Selvær is an island on the outer skerries of the Helgeland coastline in North Norway. For centuries the islanders in this area have built houses and tending for the eiderducks while they are nesting and hatching their eggs, receiving eiderdown in return. In this Nest we will focus on the interspecies collaboration and close-knit relationship between humans and eiderducks on Selvær.
The artists Karoline Hjorth and Riitta Ikonen propose to carry out a new artistic outdoor project, based on working methods and interdisciplinary approaches established in their previous collaborations. This new body of work will engage the local community as active participants. The project’s visual language will be a combination of the artist duo’s established nature-based focus in the form of large scale photographs, combined with elements of the man-made and objects of significance to each participant.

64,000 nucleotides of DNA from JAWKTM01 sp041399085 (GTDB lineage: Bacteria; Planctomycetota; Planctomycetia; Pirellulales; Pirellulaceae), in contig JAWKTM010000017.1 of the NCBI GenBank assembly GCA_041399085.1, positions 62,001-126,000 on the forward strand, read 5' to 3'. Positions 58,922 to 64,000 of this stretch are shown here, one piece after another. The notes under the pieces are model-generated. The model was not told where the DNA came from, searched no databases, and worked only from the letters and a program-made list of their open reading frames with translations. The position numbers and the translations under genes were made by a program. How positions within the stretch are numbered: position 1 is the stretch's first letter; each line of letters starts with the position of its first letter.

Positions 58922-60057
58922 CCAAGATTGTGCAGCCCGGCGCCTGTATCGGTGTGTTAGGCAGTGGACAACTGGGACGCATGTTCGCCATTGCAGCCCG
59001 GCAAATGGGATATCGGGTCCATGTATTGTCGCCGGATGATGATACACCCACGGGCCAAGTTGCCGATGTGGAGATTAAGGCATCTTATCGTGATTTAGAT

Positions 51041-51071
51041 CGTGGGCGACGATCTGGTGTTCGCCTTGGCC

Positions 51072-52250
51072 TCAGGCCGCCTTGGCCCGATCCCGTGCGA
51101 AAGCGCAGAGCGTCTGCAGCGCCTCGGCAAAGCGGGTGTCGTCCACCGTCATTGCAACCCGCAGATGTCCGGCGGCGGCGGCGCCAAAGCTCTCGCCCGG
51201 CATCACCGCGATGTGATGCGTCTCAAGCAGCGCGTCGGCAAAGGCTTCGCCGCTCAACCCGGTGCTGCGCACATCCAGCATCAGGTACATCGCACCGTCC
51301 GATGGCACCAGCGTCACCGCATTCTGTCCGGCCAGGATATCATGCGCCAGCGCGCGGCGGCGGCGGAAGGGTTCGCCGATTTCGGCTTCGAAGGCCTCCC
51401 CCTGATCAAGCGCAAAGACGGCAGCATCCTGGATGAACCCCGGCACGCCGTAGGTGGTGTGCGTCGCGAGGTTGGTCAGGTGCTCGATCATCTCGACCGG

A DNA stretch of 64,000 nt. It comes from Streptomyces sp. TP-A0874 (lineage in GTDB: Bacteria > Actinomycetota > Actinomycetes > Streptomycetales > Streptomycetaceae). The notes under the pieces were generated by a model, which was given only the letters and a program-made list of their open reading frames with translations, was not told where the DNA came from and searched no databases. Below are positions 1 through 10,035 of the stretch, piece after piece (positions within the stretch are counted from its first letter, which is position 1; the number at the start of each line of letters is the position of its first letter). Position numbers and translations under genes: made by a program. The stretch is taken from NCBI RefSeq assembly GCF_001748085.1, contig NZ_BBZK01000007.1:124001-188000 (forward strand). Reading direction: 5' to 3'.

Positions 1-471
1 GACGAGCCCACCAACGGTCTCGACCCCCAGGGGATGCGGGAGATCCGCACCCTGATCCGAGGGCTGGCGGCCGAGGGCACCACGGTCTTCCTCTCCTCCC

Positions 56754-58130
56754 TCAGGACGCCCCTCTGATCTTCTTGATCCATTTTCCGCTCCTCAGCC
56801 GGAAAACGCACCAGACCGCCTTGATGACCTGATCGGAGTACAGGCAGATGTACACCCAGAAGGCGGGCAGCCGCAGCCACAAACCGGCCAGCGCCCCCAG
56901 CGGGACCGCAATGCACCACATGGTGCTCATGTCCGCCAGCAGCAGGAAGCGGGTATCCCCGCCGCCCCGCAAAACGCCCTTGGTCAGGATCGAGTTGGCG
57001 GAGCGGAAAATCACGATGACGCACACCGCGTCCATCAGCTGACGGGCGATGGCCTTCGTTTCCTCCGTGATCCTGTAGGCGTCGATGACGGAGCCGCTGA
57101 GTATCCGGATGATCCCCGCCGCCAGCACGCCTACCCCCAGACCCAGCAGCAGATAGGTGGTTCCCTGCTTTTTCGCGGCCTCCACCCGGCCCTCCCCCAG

The biologist Thomas Holm Carlsen has worked with eider ducks and the culture of collecting eider duck down since 2007. He has led several Nordic co-operation projects regarding the unique eider tradition and has lived and worked with eider ducks in Iceland for two years (2013-2015). From 2016 to date, he has monitored Eivind Hansen’s eider colony on Selvær by capturing, tagging, measuring and putting on loggers (GLS technology) for the registration of migratory routes in the winter.
This Nest will take place in Selvær in May 2022 where the artists and biologist will work together for 10 days. The outcome will be shown at the Vega Heritage Centre and later included in the exhibitions of The Conference of the Birds .
Curator for this Nest is Eva Bakkeslett